portfolio: Death Valley flower show — 31 Mar 2005
all photos & text by Don Roberson,
Photos taken in Death Valley National Park, Inyo Co., 31 Mar 2005:
all photos taken in California
Rita and I drove out to Death Valley to see the wild flower
show, and found there was yet another "spectacle of nature" underway. Warm
weather after cool rains had spawned an immense flight of Painted Lady
butterflies (Vanessa cardui) northward from Mexico and southern
California. They were moving across the desert and Central Valley in the
millions. It was impossible not to 'paint' a canvas of Painted Ladies on
the windshield (right). According to Bob Stewart's Common Butterflies
of California (1997), this migration occurs at this time every year,
but usually not in such multitudes.
The wildflowers were, indeed, another spectacle of nature. Here
am I in a field of mostly Desert Gold Geraea canescens near Ashford
Mill in the south end of Death Valley [photo © Rita Carratello; all
flower i.d.s from the Death Valley National Park web site]. The snow-capped
Panamints form the backdrop.
Below are blooms of beavertail cactus Opuntia basilaris and
Desert Five-Spot Eremalche rotundifolia
Orange globes of Toothed Dodder Guscuta denticulata (left) stretch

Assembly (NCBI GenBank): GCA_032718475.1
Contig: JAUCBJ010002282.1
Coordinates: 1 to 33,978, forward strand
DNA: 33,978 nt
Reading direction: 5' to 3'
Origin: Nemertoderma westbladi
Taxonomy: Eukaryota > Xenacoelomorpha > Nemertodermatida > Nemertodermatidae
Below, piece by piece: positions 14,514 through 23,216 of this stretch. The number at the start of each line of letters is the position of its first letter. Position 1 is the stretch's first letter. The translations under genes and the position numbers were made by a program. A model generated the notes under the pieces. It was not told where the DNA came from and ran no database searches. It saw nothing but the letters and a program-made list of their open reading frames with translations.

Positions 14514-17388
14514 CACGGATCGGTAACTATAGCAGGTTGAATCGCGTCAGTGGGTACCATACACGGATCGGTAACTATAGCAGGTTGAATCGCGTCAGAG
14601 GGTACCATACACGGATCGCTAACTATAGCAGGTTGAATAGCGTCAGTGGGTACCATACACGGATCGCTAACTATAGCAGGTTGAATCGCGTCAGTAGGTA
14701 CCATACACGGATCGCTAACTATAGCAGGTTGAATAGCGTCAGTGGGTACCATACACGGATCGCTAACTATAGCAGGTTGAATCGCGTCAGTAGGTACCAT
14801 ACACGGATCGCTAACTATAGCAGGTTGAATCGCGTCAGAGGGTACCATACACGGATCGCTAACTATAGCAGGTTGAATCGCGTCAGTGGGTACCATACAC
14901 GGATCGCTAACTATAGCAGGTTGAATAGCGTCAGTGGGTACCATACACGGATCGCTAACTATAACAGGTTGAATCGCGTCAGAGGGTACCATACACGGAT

across alluvial gullies above Jubilee Pass (left) or form a riotous foreground,
with Desert Chicory Rafinesquia neomexicana and Bigelow Coreopsis
bigelovii (above). But it is most impressive, I thought, when used
as a background for a male Black-throated Sparrow (below)
Although we are birders and not botanists, one could not
help but be impressed with this show. The greatest diversity seemed to
be along the road over Salsberry Pass at the southern end of Death Valley
National Park. Here (right) Rita works on Bigelow Coreopsis and Desert
Chicory. Any who stops and pulls off the road starts a "flower jam" with
dozens of other carloads of tourists stopping to see what you've found.
It was just like the "bear jams" in Yellowstone!
||In this view of Salsberry Pass (left), a Golden Evening Primrose Cammisonia
brevipes dominates the scene
|Since this was a 'spectacle of nature' type of trip, lets throw in
a shot of the snowy east side of the Sierra Nevada (right; from near Tinemaha
Reservoir INY), and also finish off with a view of Mono Lake (below).
See the family page for county abbreviations. All photos © 2005
Don Roberson; all rights reserved.
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